Martin’s Autumn Preparation

Early this morning I watched a recording of last night’s rugby World Cup match between New Zealand and Uruguay.

Later, sporting short sleeved shirt on a walk round the balmy garden of sunshine and shadows, I wondered what season we were experiencing.

Martin has spent the last several weeks preparing the garden for autumn which is holding back summer.

In particular he has cut back all extraneous flora on the borders, revealing the brick edging.

Most of what we now see clearly in the beds has also been freed for viewing by him.

We don’t necessarily expect all these blooms to appear together.

As usual each image bears a title in its gallery.

This evening we all dined on Jackie’s colourful savoury rice; spring rolls; tempura and hot and spicy prawn preparations followed by berry strudel and custard, with which she drank more of the blush and I drank more of the Bordeaux.

Somewhat Scary

While we enjoyed ourselves shaded from the searing heat yesterday afternoon, Flo, Dillon and Ellie engaged in an impressive gardening

stint, clearing the overgrown raised bed at the bottom of the Back

Drive, much of which our grandson-in-law cleared of weeds, before

going on to the Heligan Path.

My efforts this morning concentrated on the front garden trellis, the roses of which I pruned with long loppers,

revealing solanum and honeysuckle;

then thinned out the Oxeye daisies alongside the hydrangea and Félicité Perpétue obscuring Jackie’s view when driving out onto Christchurch Road; and finally

the clematis Montana obscuring Laraine and David’s exit from next door. Often exceeding the 40 m.p.h. speed limit, vehicles of all shapes and sizes do not slow down when passing me at work. It is somewhat scary.

Jackie continued planting pots.

Later, I converted the gallery in from Tiled to ordinary in order to recover the pictures.

This evening we all dined at The Smugglers Inn, Milford on Sea. As usual, the food was plentiful, perfectly cooked, and of excellent quality; the staff were welcoming, friendly, and efficient; even shortly after 6 p.m. the spacious establishment was fully occupied, although we were given a table presumably reserved for later, and a high chair was rapidly provided for Ellie, who readily engaged with staff and customers.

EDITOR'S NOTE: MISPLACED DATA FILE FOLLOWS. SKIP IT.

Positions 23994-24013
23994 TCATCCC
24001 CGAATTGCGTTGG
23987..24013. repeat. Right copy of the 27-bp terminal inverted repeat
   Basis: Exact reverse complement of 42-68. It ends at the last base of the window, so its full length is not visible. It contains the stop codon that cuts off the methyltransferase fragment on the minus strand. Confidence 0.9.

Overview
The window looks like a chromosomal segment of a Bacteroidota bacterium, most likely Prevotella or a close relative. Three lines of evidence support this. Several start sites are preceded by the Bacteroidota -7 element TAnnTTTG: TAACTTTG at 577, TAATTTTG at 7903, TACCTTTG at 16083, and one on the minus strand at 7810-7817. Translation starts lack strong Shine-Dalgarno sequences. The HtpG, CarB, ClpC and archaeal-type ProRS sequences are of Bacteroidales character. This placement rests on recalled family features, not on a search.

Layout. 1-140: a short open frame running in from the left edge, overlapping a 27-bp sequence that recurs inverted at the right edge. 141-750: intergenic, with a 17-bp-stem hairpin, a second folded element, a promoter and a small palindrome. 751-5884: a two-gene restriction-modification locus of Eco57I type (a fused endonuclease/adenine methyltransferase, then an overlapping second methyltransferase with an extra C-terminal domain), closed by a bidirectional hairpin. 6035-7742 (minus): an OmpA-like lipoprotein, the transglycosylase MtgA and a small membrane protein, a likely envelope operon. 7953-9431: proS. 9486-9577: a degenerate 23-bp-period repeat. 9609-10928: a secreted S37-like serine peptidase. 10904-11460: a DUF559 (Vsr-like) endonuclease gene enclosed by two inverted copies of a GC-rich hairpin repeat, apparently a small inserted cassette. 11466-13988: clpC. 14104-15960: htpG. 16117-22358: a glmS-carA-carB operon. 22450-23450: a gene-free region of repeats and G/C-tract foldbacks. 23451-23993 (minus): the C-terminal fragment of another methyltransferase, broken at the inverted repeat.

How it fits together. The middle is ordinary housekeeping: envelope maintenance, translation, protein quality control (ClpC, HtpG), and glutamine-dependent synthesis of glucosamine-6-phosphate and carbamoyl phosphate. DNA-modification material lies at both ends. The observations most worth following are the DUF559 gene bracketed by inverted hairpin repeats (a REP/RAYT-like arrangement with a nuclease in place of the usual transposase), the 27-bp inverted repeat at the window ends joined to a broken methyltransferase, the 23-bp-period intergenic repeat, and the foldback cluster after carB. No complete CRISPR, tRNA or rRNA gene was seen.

Jackie enjoyed her crisp fish, chips, and garden peas; Dillon and I our tender, lean, steak and mushroom pies;

Flo and Ellie shared massive, meaty, spare ribs.

From the dessert menu Dillon selected splendid spotted dick and vanilla ice cream; Flo a flavoursome toffee waffle, also with ice cream; and I a traditional merangue, cream, and strawberry Eton mess. Ellie appreciated her shares of all our puds.

All Hands On Deck

Soothed by today’s gentler avian chorus, Jackie, Martin, and I all worked in the garden this morning.

The Head Gardener freed a couple more metres of the bricks on the eponymous path of their green packing, leaving a few more for future treatment.

After loading the rest of the refuse on the Back Drive into his van to remove when he left, Martin completed his meticulous weeding of Fiveways and the Shady Path;

then opened up the completely overgrown Head Gardener’s Walk for wobbly legs, enabling me to reach more spent roses from The Generous Gardener, in addition to which I did the same for Arthur Bell

and New Dawn;